Mowgli stories by other writers[edit]

The Third Jungle Book (1992) by Pamela Jekel is a collection of new Mowgli stories in a fairly accurate pastiche of Kipling's style.

Hunting Mowgli (2001) by Maxim Antinori is a very short novel which describes a fateful meeting between Mowgli and a human hunter.

The Jungle Book: Last of the Species (2013) by Mark L. Miller is a series of comic books that tells the story of a female Mowgli who unintentionally started a war between animal tribes after killing Shere Khan to avenge the fallen members of the wolf tribe.

Mowgli's Missionary (2017) by James Penrice is a novel which describes Mowgli's unusual encounter with a missionary.[7]

Mi Hermano Lobo (My Brother Wolf) (2020) by Rafael Jaime is a short self published Mexican memoir written in Spanish in which the author details the deep emotional and physical impact Disney's animated version of Mowgli had during his lonely early childhood years as a symbolic "surrogate twin brother" figure and role model after learning about his real twin brother's death one day after their preterm birth. It also includes an exclusive interview with Diana Santos[8] who voiced the character in the Latin American Spanish dub of the 1967 film.[9][10] An audiobook version narrated by the author was uploaded on YouTube in September 2021.[11] It is similar in tone to the 2016 documentary Life, Animated.[12]

Feral Dreams: Mowgli and his Mothers (2020) by Stephen Alter is a novel which describes Mowgli's harrowing process in trying to adapt to civilization and his coming of age within the walls of an orphanage located in the Gangetic Plain and run by Miss Cranston, an American missionary who christens him Daniel. At the same time, Mowgli recalls some of his adventures in the jungle prior to his abduction and desperately yearns for his freedom. In this story Mowgli is raised by an elephant matriarch.[13]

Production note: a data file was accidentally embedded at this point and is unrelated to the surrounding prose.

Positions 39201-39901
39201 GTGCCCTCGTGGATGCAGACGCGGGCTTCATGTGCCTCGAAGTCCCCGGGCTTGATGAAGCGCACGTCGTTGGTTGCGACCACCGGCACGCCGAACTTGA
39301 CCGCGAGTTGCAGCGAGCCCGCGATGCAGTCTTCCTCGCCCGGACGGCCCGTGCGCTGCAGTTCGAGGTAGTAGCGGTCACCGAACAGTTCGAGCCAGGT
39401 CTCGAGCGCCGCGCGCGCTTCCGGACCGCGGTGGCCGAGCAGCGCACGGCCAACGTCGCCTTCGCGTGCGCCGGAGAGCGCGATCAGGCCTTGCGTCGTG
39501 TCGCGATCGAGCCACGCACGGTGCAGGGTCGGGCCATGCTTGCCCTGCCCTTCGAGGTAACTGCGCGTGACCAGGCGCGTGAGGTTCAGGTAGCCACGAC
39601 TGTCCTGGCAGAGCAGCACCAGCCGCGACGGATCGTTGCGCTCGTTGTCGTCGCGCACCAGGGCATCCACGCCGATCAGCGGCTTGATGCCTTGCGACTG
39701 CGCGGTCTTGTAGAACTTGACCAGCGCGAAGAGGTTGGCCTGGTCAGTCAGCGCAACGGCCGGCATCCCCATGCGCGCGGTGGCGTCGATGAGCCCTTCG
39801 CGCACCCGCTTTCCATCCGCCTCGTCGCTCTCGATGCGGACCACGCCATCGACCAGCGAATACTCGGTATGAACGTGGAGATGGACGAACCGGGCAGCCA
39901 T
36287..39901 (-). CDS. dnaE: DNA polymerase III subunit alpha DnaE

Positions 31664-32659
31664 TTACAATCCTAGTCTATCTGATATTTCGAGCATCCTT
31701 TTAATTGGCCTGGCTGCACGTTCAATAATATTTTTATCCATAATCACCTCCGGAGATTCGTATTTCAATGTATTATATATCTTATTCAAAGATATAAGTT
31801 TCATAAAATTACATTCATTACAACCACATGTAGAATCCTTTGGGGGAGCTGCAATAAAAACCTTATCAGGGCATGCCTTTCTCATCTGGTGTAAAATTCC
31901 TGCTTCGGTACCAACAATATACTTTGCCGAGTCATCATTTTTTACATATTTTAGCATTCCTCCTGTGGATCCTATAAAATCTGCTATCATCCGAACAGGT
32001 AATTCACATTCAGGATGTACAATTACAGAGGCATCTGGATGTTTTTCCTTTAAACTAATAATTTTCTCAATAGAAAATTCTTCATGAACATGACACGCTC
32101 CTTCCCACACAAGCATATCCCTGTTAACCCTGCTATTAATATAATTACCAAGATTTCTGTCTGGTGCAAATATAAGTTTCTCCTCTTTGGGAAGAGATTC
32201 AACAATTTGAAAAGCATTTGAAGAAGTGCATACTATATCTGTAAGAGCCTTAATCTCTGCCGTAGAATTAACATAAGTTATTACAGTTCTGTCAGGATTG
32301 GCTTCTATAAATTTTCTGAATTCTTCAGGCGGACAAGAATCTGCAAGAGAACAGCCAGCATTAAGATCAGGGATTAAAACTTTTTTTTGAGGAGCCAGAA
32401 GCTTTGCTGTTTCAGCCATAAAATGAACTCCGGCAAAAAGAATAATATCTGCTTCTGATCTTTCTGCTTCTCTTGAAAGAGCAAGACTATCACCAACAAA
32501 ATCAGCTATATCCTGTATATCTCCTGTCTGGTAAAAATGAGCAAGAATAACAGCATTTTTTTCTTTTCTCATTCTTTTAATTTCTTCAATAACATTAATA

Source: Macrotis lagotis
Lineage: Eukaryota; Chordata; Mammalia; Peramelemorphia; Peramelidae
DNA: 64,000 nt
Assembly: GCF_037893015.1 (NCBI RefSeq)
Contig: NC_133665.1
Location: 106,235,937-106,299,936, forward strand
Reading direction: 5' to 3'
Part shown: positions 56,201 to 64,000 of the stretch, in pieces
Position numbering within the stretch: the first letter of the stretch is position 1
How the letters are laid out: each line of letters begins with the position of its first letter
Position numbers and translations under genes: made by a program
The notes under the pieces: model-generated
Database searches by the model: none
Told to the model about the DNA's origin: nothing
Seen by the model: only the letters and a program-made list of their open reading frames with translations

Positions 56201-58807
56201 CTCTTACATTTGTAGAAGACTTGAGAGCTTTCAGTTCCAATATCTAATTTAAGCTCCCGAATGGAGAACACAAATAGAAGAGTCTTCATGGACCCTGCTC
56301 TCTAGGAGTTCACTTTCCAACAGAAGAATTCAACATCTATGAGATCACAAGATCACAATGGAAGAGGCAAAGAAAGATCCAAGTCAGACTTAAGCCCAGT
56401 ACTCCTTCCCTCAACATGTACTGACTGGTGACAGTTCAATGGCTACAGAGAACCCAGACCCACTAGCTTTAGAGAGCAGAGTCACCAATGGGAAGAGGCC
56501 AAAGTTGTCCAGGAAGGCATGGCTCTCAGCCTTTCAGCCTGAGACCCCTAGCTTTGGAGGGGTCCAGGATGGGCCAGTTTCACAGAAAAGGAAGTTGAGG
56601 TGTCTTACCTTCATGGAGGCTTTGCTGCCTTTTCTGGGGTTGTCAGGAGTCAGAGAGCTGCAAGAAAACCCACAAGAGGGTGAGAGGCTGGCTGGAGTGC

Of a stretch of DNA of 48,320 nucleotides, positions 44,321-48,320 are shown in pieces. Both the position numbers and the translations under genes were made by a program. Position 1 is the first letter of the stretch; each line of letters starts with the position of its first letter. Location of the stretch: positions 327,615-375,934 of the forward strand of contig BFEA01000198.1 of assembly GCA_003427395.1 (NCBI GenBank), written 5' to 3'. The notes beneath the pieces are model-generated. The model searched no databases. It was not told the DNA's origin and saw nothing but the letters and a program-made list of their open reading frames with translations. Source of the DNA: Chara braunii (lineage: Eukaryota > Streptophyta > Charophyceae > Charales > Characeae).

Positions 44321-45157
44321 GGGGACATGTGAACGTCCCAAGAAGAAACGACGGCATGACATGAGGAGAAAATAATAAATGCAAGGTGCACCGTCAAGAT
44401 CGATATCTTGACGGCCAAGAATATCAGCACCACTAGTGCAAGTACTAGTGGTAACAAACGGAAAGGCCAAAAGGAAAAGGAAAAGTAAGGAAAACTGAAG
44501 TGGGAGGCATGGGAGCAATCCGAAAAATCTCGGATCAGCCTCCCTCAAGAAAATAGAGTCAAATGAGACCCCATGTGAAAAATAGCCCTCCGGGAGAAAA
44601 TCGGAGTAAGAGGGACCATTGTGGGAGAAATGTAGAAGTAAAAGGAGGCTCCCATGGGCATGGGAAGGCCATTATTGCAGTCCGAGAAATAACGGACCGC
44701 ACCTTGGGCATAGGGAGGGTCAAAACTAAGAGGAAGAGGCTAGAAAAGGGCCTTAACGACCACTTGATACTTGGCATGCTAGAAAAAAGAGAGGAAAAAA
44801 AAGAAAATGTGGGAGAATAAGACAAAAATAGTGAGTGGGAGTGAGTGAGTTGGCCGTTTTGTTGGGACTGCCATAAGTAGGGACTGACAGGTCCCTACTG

Films, television and radio[edit]

Actors who played the character[edit]

Mowgli has been played by many actors. In the 1942 film adaptation, Mowgli was played by Sabu Dastagir. In the 1994 film adaptation, he was played by Sean Naegeli as a child, and later throughout the film he was played by Jason Scott Lee. In The Second Jungle Book: Mowgli and Baloo, he was played by Jamie Williams. In The Jungle Book: Mowgli's Story, he was played by Brandon Baker, Ryan Taylor and off-screen by Fred Savage. Mowgli was played by Neel Sethi and by Kendrick Reyes as a toddler in the Disney live-action reimagination, which was released in 3D in April 2016. Mowgli was played by Rohan Chand in Mowgli: Legend of the Jungle, released in November 2018.[26][24][27]

See also[edit]


  1. ^ a b Sale, Roger (1978). "Kipling's Boy's". Fairy Tales and After: from Snow White to E.B. White. Harvard Univ. Press. ISBN 0-674-29157-3.
  2. ^ "Kipling's list of names". www.kiplingsociety.co.uk. 30 March 2007. Retrieved 2019-02-23.
  3. ^ Hotchkiss, Jane (2001). "The jungle of Eden: Kipling, wolf boys, and the colonial imagination". Victorian Literature and Culture. 29 (2): 435–449. doi:10.1017/s1060150301002108. S2CID 162409338.
  4. ^ Sleeman, W.H. (1858). A journey through the kingdom of Oude in 1849–1850. Volume 1. London: Richard Bentley. pp. 206–222.
  5. ^ Zingg, Robert M. (1940). "Feral Man and Extreme Cases of Isolation". The American Journal of Psychology. 53 (4): 487–517. doi:10.2307/1417630. JSTOR 1417630.